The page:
The Grounds & Occasions of the Contempt of the Clergy and Religion Enquired Into: In a Letter Written to R.L.

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R. Holt, 1685 - 160 pages
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Page 97 - Now in the place where he was crucified there was a garden ; and in the garden a new sepulchre, wherein was never man yet laid. There laid they Jesus therefore because of the Jews' preparation day ; for the sepulchre was nigh at hand.
Page 159 - To-day if ye will hear his voice, harden not your hearts as in the provocation, and as in the day of temptation in the wilderness ; 9 When your fathers tempted me, proved me, and saw my works.
Page 107 - Sermons, hung up behind the door, with a few broken girts, two or three yards -of whipcord, and perhaps a saw and a hammer, to prevent dilapidations. " Now, what may not a Divine do, though but of ordinary parts, and unhappy education, with such learned helps and assistances as these ? No vice surely durst stand before him, nor heresie affront him.
Page 112 - What a becoming thing is it for him that serves at the Altar, to fill the dung-cart in dry weather, and to heat the oven, and pull hemp in wet! And what a pleasant sight...
Page 23 - With all my heart ; so that they may not be called down from their studies to say grace to every health ; that they may have a little better wages than the cook or butler ; as also that there be a groom in the house, besides the chaplain (for sometimes, to the ten pounds a. year, they crowd the looking after a couple of geldings...
Page 34 - ... particularly in them. Now we know the language that the very learned part of this nation must trust to live by, unless it be to make a bond or prescribe a purge (which possibly may not oblige or work so well in any other language as Latin) is the English. . . . And...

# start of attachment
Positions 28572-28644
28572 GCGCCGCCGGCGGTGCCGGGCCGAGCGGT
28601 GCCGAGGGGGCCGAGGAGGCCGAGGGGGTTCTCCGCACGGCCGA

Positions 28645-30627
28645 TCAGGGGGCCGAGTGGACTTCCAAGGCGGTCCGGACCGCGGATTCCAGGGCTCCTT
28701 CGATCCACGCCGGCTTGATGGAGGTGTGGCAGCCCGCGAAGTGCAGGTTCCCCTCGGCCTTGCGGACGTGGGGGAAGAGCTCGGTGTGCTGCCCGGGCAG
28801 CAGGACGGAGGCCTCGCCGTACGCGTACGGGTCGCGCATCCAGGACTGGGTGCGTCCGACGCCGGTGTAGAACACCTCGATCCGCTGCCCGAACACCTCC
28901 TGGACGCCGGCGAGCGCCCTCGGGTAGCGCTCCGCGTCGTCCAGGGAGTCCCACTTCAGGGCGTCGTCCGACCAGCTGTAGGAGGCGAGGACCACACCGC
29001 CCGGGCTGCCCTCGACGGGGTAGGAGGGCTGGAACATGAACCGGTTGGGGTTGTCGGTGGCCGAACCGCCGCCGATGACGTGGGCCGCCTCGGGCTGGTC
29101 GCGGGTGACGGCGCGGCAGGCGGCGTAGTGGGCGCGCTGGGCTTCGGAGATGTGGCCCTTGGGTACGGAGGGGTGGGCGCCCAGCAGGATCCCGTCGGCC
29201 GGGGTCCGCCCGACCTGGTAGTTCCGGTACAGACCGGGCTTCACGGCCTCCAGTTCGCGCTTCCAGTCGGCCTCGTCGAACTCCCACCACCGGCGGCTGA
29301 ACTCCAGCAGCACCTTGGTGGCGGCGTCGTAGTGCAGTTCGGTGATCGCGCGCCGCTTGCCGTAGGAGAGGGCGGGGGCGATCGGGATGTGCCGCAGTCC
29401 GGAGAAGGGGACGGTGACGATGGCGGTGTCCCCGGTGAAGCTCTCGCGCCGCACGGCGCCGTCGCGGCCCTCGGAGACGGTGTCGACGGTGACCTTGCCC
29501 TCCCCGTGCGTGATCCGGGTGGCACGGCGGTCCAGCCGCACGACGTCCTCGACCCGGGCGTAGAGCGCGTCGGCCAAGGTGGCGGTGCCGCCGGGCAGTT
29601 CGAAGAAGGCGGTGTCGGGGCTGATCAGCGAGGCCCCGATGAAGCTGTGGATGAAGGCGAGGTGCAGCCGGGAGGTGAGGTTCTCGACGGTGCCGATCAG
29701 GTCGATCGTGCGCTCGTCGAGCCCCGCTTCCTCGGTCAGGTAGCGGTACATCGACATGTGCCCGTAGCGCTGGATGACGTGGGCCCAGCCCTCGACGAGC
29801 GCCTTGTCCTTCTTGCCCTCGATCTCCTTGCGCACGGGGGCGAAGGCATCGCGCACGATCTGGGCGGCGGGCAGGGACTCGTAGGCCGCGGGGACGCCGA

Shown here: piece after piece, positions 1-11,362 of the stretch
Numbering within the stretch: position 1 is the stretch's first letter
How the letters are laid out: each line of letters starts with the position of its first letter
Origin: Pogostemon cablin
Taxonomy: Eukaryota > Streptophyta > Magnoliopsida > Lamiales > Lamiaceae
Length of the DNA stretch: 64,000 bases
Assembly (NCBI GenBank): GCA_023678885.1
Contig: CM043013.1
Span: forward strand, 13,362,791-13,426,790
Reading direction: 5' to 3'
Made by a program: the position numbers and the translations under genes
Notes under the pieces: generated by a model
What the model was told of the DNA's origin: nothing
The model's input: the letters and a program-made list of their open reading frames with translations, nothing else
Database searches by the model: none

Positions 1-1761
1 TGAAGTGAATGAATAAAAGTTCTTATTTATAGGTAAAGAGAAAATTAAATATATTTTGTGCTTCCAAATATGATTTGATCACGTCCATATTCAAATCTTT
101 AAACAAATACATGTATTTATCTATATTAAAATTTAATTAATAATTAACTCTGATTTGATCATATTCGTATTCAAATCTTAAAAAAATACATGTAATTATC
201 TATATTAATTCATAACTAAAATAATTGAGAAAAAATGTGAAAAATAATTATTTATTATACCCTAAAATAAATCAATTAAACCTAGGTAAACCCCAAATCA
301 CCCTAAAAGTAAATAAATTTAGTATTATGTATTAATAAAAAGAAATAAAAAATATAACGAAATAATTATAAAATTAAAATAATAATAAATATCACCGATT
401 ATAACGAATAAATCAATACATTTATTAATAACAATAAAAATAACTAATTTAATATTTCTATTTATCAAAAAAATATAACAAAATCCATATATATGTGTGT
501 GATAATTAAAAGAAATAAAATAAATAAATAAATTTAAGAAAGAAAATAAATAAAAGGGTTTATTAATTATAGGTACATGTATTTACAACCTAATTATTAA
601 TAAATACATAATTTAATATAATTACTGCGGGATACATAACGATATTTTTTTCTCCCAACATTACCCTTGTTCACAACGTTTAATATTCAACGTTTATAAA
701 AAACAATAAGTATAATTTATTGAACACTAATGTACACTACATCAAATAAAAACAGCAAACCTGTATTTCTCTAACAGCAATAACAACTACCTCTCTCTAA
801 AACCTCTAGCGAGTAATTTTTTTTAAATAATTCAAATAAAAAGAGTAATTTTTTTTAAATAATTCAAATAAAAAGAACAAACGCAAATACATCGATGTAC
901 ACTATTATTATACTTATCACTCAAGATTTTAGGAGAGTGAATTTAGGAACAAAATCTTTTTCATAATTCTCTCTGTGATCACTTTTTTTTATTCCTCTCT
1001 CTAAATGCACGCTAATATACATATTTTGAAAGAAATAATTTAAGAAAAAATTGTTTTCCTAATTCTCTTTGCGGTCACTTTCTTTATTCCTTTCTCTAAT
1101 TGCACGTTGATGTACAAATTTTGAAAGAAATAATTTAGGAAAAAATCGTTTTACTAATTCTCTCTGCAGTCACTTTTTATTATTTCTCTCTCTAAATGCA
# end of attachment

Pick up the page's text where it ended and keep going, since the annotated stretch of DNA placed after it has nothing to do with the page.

Page 112 - Oh, how prettily and temperately may half a score children be maintained with almost twenty pounds per annum ! What a handsome shift a poor, ingenious, and frugal divine will make, to take it by turns, and wear a cassock one year, and a pair of breeches another...
Page 104 - Study, towards the latter end of the week : for you must know, Sir, there are very few Texts of Scripture that can be divided, at soonest, before Friday night ; and some there be, that will never be divided but upon Sunday morning, and that not very early, but either a little before they go, or in the going, to church. I say, suppose the Gentleman gets thus into his Study, one may very...
Page 40 - ... [joking], and such delicacies of Wit, highly admired in some Academic Exercises, might not be very conveniently omitted ? For one may desire but to know this one thing : In what Profession shall that sort of Wit prove of advantage ? As for Law, where nothing but the most reaching subtility and the closest arguing is allowed of ; it is not to be imagined that blending now and then a piece of a dry verse, and wreathing here and there an odd Latin Saying into a dismal jingle, should give Title to...

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